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Glossary Of Organic Chemistry

Contents
  Organic Formulas Ethers
  Alkanes Carbonyl Compounds
  Alkenes Alcohols
  Alkynes Organic Acids
  Dienes, Trienes Esters
  Aromatic Hydrocarbons Amines
  Alkyl Petroleum Processing
 

The Meaning Of Organic

Originally it meant from Living Substances. The Vital Force (force of life) was needed to create organic substances. But in 1828 Woller synthesized Urea from non-vital materials. Now Organic Chemistry is the study of Carbon Compounds.

Comparison of the Organic vs Inorganic Compounds:

INORGANIC about 100,000; ORGANIC over 8 million and increasing by 300,000 per year.

Reasons why there are so many organic compounds:

  1. Carbon forms stable bonds with itself to make chains.
  2. Carbon forms stable bonds with most other elements.
  3. Carbon forms branched chains.
  4. Carbon forms ring chains.
  5. Carbon forms double bonds.
  6. Carbon forms triple bonds.
  7. Carbon forms cis-trans isomers.
  8. Other elements may interrupt the chain.
  9. All of the above may occur together.

Inorganic/Organic

High melting point / Low melting point
High boiling point / Low boiling point
Non-volatile / Volatile liquids
Have fast reactions / Have slow reactions

Organic Formulas:

Molecular formulas show ratio of atoms, ie. C5H12

Structural formulas show arrangement of atoms.

Condensed Structural formulas reduces to one line.

Isomers same molecular formula with a different structure. ie. C40H82 has 60 trillion isomers!

Alkanes:

The Homologous Series: The first decalog

Methane CH4 - Ethane C2H6 - Propane C3H8 - Butane C4H10 - Pentane C5H12 - Hexane C6H14 - Heptane C7H16 - Octane C8H18 - Nonane C9H20 - Decane C10H22

Naming Alkanes
End in -ane

Alkane Reactions - Mostly Inert
No reaction with b acids, bases, and redox agents. ex. plastics.

Halogen Substitution
With ultraviolet light to break b covalent bonds. Then halogens can replace the hydrogens.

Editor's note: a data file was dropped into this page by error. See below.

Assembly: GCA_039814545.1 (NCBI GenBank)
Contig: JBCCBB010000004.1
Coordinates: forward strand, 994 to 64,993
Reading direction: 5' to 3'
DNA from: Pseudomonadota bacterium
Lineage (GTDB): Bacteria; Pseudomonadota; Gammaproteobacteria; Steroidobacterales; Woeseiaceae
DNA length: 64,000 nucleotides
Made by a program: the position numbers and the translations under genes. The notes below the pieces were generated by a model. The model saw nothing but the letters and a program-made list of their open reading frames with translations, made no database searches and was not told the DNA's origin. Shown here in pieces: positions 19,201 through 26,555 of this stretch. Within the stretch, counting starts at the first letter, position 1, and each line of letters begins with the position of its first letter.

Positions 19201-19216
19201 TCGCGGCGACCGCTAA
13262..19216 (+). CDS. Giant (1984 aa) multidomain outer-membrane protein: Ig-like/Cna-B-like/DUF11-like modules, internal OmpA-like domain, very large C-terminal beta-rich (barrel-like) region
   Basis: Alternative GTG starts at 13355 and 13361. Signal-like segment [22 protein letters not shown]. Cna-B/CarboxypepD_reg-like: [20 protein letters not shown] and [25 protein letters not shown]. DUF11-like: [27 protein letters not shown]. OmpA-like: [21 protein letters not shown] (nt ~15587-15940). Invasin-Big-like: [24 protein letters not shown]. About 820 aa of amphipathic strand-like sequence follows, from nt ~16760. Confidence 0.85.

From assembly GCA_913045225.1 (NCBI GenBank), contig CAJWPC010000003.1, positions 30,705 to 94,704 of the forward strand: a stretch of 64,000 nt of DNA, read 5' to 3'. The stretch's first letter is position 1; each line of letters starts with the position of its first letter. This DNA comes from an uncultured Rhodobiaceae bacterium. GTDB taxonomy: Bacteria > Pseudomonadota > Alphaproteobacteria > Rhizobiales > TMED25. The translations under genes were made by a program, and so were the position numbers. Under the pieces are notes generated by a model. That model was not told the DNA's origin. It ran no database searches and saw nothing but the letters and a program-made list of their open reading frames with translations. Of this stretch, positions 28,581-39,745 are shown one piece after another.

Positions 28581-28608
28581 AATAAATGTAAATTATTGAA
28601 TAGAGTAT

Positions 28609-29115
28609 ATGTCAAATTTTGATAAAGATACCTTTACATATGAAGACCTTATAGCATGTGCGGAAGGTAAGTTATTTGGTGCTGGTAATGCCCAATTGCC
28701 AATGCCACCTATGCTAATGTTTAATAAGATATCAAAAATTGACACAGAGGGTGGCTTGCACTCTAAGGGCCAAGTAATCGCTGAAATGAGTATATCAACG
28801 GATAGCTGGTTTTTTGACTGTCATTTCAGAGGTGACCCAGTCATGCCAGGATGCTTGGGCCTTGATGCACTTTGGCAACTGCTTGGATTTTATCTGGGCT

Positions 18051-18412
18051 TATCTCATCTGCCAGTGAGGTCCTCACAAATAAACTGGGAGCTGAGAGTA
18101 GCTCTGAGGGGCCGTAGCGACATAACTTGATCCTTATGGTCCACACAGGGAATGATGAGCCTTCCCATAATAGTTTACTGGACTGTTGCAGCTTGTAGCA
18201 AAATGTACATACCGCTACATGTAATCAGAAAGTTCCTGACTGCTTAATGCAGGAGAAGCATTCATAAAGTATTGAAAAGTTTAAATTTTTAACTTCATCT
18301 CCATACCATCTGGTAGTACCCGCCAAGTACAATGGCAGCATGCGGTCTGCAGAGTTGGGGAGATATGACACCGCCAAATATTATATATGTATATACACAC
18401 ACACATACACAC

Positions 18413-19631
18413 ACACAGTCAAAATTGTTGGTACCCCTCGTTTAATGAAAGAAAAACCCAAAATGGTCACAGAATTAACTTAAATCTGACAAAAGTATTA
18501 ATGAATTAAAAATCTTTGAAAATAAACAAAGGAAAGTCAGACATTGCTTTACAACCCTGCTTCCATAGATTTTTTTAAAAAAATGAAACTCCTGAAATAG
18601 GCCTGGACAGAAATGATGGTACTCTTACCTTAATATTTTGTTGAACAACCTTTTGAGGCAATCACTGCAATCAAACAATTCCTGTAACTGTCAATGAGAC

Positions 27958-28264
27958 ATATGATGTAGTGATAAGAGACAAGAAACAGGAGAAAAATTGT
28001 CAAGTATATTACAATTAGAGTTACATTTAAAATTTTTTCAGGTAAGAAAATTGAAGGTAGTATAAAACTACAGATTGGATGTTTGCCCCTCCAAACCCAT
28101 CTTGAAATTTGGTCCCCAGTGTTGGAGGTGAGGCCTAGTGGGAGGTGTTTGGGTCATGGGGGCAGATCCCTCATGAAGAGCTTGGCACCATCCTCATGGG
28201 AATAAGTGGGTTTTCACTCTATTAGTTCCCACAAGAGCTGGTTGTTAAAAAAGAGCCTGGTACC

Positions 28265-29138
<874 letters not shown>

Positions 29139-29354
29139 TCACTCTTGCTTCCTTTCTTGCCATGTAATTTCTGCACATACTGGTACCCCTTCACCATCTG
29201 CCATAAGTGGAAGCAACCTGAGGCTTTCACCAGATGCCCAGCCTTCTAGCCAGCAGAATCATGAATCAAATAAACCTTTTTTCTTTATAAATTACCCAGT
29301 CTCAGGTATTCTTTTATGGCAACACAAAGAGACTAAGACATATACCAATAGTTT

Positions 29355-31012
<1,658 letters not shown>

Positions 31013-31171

Nitration
Nitric acid HO-NO2 replaces hydrogens with nitro groups -NO2. These are the nitro compounds.

Combustion ("burn it")
Add oxygen and get CO2 and H2O

Pyrolysis (Cracking)
Heating sans oxygen yields various sub products.

The Wurtz Reaction to Lengthen the Chain

A) Halogen Substitution to put chlorine on the chain, R = any alkyl group (alkane, alkene, alkyne).

B) The WURTZ: Sodium rips off the chlorines so that two R groups will join together to form a compound of double the number of carbons.

Alkenes:

Naming Alkanes
End in -ene.

Carbon - Carbon Double Bonds
They have C=C bonding.

Properties of the Double Bond
Highly reactive because andemdash; the carbons are closer together. The double bond prevents rotation and allows the formation of CIS-TRANS ISOMERS andemdash; Extra pair of electrons are not so bly held (greater dist, from nucleus). Energy of extra pair not needed for bonding so their energy is available for reacting. The extra pair (buns) is out where the action is.

Alkene Reactions - Halogen Addition
Halogens will break the second bond and add thereto and making an alkane.

Test for the Double Bond
Add bromine and the red colour disappears as the bromine is added to the double bond as in the above reaction.

Polymerization
Building up large molecules from small repeating units using a catalyst to cause polmerization. Examples are plastics, synthetic fibers, and rubber.

n = a very large number (thousands of units).

cat n H2C=CH --> -(-CH2-CH-)-n PVC (poly vinyl chloride) | poly | (plastic pipe) Cl Cl

cat n CH2=CH --> -(CH2-CH-)-n (polystyrene) | poly | (styrofoam) C6H6 C6H6

cat n CH2=CH --> -(CH2-CH-)-n (nylon, orlon) | poly | CN CN

Polytetrafluoroethene "TEFLON" a completely halogenated and saturated hydrocarbon

F F F F F F F cat | | | | | | | n CF2=CF2 --> F-C-C-C-C-C-C-C-C- poly | | | | | | | F F F F F F F

Alkynes:

Carbon-Carbon Triple Bond

Reactions are like those of the alkenes except they may happen twice, once for each of the extra bonds.

Preparation Of Alkynes
Coke + lime -->
calcium carbide + carbon monoxide 3000C 3 C + CaO --> CaC2 + CO

CaC2 + 2H2O --> H-C = C-H + Ca(OH)2 acetylene On burning it's, "Ah, the LIMELIGHT"

2C2H2 + 5O2 --> 4CO2 + 2H2O

Dienes, Trienes, Etc.

Dienes, Trienes, etc. Have more than one set of double or triple bonds.

Rubber
2-methyl-1,3-butadiene polymerizes like this:
cat n CH2 =CH-C=CH2 --> -(CH2-CH=C-CH2)-n | poly | CH3 CH3 rubber

Vulcanizing Rubber
Cross links long chains (with sulfur chains so they won't come apart when pulled

Aromatic Hydrocarbons

The Benzene Ring
A conjugated system of alternate double and single bonds. The electrons are delocalized, spread out to give a uniform electron cloud around the molecule.

Benzene